FATF announces removal of Mauritius from its ‘grey list’

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On 21 October 2021, upon the close of the Financial Action Task Force (FATF) October 2021 Plenary held this week, the President of the FATF, Marcus Pleyer, announced that “after completing its action plan and a successful onsite visit by FATF team, Mauritius has been removed from the grey list”.

This announcement is a welcome boost to Mauritius, given that, in February 2020, the FATF, an intergovernmental policy body that sets global Anti-money laundering and combatting terrorism financing (AML/CFT) standards and ensures the effective implementation of such standards in all jurisdictions, listed Mauritius under its “grey-list”. The “grey list” is a list of jurisdictions with strategic deficiencies in their approach to AML/CFT and under increased monitoring by the FATF. As a result, the European Commission also identified and included Mauritius on the EU AML list of high-risk third countries (Black List).

With a view to enhancing the effectiveness of the AML/CFT measures and pursuant to Mauritius’ action plan (Action Plan), several working groups were constituted at a national level to tackle the deficiencies identified in the jurisdiction’s AML/CFT regime. Building on the regulatory and policy announcements, and following the work undertaken by the competent authorities in Mauritius, the FATF, at its June 2021 Plenary Session, endorsed the substantial and expeditious progress made by Mauritius to consolidate the jurisdiction’s AML/CFT regime. Mauritius was also listed as ‘Compliant’ or ‘Largely Compliant’ with 39 out of the 40 FATF recommendations. An on-site inspection (Inspection) was carried out by the FATF delegation between 13 to 15 September 2021.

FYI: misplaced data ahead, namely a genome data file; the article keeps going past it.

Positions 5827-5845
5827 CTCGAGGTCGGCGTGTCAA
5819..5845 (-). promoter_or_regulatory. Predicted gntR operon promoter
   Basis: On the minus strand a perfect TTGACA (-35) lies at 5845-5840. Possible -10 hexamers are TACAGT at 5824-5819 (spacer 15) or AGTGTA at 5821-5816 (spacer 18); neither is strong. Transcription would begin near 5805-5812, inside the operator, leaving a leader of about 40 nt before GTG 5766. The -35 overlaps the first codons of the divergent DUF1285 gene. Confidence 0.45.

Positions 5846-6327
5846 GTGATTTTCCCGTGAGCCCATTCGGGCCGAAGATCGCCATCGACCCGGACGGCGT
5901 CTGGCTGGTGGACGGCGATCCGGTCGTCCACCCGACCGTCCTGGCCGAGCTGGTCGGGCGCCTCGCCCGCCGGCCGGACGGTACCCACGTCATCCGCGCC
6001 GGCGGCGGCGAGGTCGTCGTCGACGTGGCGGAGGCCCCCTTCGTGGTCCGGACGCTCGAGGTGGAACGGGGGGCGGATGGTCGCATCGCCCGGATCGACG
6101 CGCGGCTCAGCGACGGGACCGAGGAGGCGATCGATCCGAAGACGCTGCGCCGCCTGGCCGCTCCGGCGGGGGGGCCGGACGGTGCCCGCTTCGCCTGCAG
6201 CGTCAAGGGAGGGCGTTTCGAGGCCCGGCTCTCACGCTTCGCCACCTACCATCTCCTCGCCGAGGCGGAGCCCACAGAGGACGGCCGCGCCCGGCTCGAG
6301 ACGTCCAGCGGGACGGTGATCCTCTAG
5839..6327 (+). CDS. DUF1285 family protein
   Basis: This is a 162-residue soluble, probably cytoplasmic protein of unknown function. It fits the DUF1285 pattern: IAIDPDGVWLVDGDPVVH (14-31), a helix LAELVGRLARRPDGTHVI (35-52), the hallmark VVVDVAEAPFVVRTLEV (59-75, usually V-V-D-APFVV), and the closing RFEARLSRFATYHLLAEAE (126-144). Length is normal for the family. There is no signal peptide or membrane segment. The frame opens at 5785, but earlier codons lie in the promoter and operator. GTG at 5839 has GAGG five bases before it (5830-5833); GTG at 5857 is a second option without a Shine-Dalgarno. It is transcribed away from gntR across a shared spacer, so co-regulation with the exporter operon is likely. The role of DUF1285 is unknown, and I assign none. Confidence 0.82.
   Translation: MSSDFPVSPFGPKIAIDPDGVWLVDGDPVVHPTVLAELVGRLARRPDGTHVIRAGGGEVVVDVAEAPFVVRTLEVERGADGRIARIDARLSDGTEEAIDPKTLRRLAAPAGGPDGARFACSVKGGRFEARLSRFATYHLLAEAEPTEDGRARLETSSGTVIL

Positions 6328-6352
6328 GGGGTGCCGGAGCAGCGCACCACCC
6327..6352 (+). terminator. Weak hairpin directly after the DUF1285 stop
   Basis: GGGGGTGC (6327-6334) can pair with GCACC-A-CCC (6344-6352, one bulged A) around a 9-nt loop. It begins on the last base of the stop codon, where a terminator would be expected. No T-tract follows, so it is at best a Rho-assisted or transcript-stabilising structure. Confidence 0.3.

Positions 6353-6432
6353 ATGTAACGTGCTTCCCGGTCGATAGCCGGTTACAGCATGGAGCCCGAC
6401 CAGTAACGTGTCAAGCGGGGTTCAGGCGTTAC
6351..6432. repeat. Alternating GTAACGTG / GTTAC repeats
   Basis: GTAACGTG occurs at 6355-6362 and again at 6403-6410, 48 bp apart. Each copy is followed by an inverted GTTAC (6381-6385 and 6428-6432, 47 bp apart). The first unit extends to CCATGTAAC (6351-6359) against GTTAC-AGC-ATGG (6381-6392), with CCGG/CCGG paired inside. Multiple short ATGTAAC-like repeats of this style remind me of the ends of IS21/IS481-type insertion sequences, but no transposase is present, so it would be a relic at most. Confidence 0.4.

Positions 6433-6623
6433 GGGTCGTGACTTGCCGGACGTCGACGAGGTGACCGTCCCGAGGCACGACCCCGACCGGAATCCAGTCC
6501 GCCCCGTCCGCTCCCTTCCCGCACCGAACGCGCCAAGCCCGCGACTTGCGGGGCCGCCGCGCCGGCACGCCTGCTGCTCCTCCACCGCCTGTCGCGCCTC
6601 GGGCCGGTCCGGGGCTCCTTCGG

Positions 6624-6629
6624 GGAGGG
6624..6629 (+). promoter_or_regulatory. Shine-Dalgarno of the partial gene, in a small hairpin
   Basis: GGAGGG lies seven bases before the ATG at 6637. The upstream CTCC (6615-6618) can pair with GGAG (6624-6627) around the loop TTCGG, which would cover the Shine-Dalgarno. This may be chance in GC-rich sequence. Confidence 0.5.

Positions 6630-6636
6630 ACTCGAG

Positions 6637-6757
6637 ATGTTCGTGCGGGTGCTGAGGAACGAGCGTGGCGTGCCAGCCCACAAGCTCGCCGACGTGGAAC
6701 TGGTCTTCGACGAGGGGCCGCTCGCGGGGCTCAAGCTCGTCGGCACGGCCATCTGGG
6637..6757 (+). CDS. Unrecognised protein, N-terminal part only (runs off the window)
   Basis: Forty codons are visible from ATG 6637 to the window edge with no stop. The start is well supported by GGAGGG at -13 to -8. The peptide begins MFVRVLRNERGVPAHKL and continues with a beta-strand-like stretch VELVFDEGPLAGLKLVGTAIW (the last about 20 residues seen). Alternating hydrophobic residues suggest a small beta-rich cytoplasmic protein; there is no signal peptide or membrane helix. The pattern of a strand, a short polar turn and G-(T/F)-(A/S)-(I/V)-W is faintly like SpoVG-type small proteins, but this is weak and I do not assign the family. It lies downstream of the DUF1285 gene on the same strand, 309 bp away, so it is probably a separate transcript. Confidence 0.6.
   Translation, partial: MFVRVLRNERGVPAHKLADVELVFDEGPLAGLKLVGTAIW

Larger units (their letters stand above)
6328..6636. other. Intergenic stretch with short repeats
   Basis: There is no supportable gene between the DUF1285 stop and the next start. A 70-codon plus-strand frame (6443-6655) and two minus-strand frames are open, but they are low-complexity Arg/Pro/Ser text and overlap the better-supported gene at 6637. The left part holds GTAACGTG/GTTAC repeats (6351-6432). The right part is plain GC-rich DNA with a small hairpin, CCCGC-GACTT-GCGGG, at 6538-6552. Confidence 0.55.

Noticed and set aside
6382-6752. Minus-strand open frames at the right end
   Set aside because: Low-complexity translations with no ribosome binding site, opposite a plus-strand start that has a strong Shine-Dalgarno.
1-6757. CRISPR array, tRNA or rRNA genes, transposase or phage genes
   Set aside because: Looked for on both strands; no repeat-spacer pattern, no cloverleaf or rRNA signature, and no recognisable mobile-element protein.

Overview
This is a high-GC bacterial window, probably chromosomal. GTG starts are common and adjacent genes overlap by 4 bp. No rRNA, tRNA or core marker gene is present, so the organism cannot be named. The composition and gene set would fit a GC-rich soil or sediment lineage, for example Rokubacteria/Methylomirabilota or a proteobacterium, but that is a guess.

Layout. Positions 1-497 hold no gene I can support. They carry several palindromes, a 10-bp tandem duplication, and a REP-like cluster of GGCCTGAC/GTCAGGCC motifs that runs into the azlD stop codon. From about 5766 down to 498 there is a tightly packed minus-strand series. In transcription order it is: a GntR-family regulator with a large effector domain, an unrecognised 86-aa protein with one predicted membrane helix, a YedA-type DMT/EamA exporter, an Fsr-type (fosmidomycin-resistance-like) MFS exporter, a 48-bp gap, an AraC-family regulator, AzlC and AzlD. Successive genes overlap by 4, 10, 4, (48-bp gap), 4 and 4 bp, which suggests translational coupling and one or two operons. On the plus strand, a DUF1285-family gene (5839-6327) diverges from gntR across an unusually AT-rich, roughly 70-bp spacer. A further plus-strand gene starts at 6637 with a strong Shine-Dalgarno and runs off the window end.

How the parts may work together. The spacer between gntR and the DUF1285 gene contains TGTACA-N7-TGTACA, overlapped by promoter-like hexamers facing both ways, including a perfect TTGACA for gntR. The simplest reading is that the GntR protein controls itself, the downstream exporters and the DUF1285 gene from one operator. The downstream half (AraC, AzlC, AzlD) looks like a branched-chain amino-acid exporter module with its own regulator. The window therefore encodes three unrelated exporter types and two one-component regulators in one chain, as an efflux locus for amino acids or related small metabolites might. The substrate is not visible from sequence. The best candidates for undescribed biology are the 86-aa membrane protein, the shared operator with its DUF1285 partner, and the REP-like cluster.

Following the Inspection, a Plenary Session was held from the 19 to 21 October 2021, whereby it has now been announced that Mauritius has been removed from the FATF ‘grey list’.

The removal of Mauritius from the FATF ‘grey-list’ bears testimony to the host of bold policies and measures undertaken by Mauritius, in honouring and adhering to the highest international standards in combatting AML/CFT matters. This removal materialised as a result of Mauritius enhancing the capacities of investigative authorities to detect risk in medium and high risk sectors, a significant increase in domestic and international cooperation and appropriate efforts taken by the Mauritian authorities to investigate and prosecute money laundering. There has also been an improvement in the capacity of AML supervision of the global business sector and an adequate support of the supervision of the non-financial sector.

Encouragingly, the European Commission will now review available information from the FATF and if confirmed, Mauritius will be de-listed from the Black List through the adoption of a delegated act.

This will again position Mauritius as a leading jurisdiction in the global financial services industry. Mauritius ranks 1st amongst the African countries, 13th globally in the World Bank's Ease of Doing Business 2020 report and this removal/de-listing reinforces Mauritius’s position as a leading investment destination and domicile of choice for structuring cross border investment into Africa and Asia.

DISCLAIMER: Because of the generality of this update, the information provided herein may not be applicable in all situations and should not be acted upon without specific legal advice based on particular situations.

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